Saturday, July 30, 2016

What "The Bachelor" Tells Us About Ourselves

I admit it. I watch The Bachelor (and The Bachelorette). While I’m not a reality TV connoisseur, I’m also not completely down on the concept. For those too young to remember, “Reality TV” was a product of writer’s strikes in the entertainment industry. Part of what arose out of the lack of writers was the concept of pervasive “Reality TV”--shows requiring limited scripting. So, yes, not the most honorable past--inspired by a lack of talent. But that does not mean that it must be utterly without merit.


Having studied Pop Culture and communication, I see value in this program when it comes to speaking to us and about us with regard to our popular beliefs and understanding of relationships versus the reality of human nature. I had a brief exchange with a friend who is an activist in the poly community, who supported my views on a thread about the program and the value I believe it has in the potential to add to the current cultural dialog that is trending toward a break from traditional conservative Christian models of purely monogamous, life-time, intimate/romantic relationships.

This is not a defense of the program as great art. It’s not a promotion of the show generally or a call for everyone (or anyone, for that matter) to watch it. I know people who loathe it, for reasons of their own, and that’s not surprising, as we all subscribe to our own sense of aesthetics. But does it speak to us, and about us? It does.

The premise of the program is one cishet person is put together with a few dozen cishet people of the opposite sex. There are a series of dating strategies used on the program that put these people into different situations at different times. And the goal is to be the last man or woman standing at the end, if you began the program as one of the group. It's not uncommon for the end of the show to result in a proposal, and some couples have actually married, or gone on to have tabloid relationships that ended more or less well. But despite the fact some of the program is surely staged and scripted, the people are real and the feelings are real.

Some people have told me they don't care for the program because it's too distant from real life. Oddly, the reason I like the show is because of its similarities to real life. The staging is not what most people are going to encounter in a dating reality and represents extravagant settings and opportunities that most people may experience once in a lifetime. The shows groups, however, are put into these dream date or wacky date scenarios non-stop, which heightens their emotions and leads to jealousy, drama, and fast feelings of affection for people you're sharing "once in a life-time experiences" with repeatedly within a very short time span.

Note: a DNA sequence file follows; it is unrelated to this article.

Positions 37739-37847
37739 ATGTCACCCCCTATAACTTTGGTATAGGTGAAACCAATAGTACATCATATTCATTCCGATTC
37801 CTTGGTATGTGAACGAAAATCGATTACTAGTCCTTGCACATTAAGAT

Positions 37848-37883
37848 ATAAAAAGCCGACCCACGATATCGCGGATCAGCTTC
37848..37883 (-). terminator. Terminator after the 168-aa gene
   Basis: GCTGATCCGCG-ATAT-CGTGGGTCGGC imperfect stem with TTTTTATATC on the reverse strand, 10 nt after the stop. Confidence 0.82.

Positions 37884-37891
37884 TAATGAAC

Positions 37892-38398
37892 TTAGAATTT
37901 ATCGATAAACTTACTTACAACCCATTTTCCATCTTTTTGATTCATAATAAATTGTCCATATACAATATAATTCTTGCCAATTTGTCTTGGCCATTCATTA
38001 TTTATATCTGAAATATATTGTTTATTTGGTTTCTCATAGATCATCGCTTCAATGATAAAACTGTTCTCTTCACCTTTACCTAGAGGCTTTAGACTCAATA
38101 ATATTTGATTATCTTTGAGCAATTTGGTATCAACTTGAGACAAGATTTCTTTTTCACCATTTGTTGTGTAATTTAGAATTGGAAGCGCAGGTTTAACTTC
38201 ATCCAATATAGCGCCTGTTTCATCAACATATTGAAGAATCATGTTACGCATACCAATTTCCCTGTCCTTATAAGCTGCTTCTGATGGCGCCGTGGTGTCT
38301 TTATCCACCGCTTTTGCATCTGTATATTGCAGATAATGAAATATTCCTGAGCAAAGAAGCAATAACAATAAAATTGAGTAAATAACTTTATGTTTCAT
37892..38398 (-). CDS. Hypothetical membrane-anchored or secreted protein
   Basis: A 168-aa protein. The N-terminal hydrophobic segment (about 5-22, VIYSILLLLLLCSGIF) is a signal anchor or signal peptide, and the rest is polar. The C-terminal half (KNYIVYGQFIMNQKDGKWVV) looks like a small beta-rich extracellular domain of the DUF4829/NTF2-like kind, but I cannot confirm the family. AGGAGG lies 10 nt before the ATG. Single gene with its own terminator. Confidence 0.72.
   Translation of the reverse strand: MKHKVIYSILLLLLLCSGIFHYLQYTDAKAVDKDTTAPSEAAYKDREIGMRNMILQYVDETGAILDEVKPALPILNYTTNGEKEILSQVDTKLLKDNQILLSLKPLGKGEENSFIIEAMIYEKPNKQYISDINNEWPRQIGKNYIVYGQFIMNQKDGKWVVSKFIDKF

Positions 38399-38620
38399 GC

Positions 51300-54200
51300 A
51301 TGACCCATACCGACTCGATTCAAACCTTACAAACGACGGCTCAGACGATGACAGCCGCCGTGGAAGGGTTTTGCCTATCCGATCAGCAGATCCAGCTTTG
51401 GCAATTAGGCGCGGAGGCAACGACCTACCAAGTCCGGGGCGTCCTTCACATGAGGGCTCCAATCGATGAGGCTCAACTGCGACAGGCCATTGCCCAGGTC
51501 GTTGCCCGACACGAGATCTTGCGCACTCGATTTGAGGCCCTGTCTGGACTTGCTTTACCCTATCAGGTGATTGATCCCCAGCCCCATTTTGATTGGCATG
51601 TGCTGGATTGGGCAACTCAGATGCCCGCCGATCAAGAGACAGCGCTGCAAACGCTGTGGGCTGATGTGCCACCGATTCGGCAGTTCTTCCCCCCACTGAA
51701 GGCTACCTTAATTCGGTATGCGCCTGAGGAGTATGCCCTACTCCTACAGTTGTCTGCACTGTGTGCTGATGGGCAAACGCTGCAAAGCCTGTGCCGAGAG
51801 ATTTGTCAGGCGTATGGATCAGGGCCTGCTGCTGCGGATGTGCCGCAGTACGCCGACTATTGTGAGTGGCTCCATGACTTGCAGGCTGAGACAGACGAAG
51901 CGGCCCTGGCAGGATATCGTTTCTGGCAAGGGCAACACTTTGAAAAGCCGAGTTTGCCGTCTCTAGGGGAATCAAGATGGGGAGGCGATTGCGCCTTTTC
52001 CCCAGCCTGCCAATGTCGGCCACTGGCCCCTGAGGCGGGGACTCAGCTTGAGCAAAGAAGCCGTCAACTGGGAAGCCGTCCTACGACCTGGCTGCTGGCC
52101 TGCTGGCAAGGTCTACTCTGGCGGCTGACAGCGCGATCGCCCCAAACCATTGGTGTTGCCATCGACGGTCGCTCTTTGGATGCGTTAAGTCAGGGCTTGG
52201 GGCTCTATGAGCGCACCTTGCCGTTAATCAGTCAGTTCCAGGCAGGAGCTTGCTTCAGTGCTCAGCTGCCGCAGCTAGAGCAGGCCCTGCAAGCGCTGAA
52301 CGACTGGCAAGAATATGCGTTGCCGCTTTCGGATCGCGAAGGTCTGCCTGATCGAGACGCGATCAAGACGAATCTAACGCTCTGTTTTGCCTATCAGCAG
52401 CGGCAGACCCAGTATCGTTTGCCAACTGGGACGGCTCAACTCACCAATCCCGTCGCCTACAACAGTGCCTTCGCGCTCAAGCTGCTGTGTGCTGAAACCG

So, the setting of the program creates competition and emotional experiences in a very brief span of time. This, combined with the one to 20-something ratio of the dating pool, is what makes most folks denounce the program as too unrealistic. But to me, it's simply taking what happens to a great many people in real life, and turning up the heat--making a pressure cooker situation in order to speed things up for everyone. When I watch the show, I see people behaving very much like people I have met and observed in my own life with regard to intimate/romantic relationships:

  1. Jealousy? Check.
  2. Competition? Check.
  3. Distrust? Check.
  4. Building trust? Check.
  5. Handful of dramatic personalities? Check.
  6. Insecurities? Check. Check. CHECK!
Yes, the way the situation is squeezed brings out these issues quickly and intensely, but they aren't actually reactions that are extraordinary when it comes to human romantic or sexual relationships.

In the end the thing that strikes me most is how surprised the bachelors/bachelorettes are toward the end of the program when they express confusion and distress about the fact they have feelings for more than one contestant--sometimes two or three--with whom they can envision a clear future. The surprise they express seems to bring to light their expectation of the experience versus the reality. They appear to expect that during this process one clear contender will easily emerge and this will be "The One" with whom they will spend the rest of their lives. They seem to believe this will be the case for them, despite having seen every other bachelor and bachelorette experience the disillusionment of this same expectation on nearly every episode to date. When they are confronted with a reality that demonstrates they are, in fact, capable of loving more than one person at one time in highly passionate ways, they simply are not equipped to deal with this fact, and it results in confusion.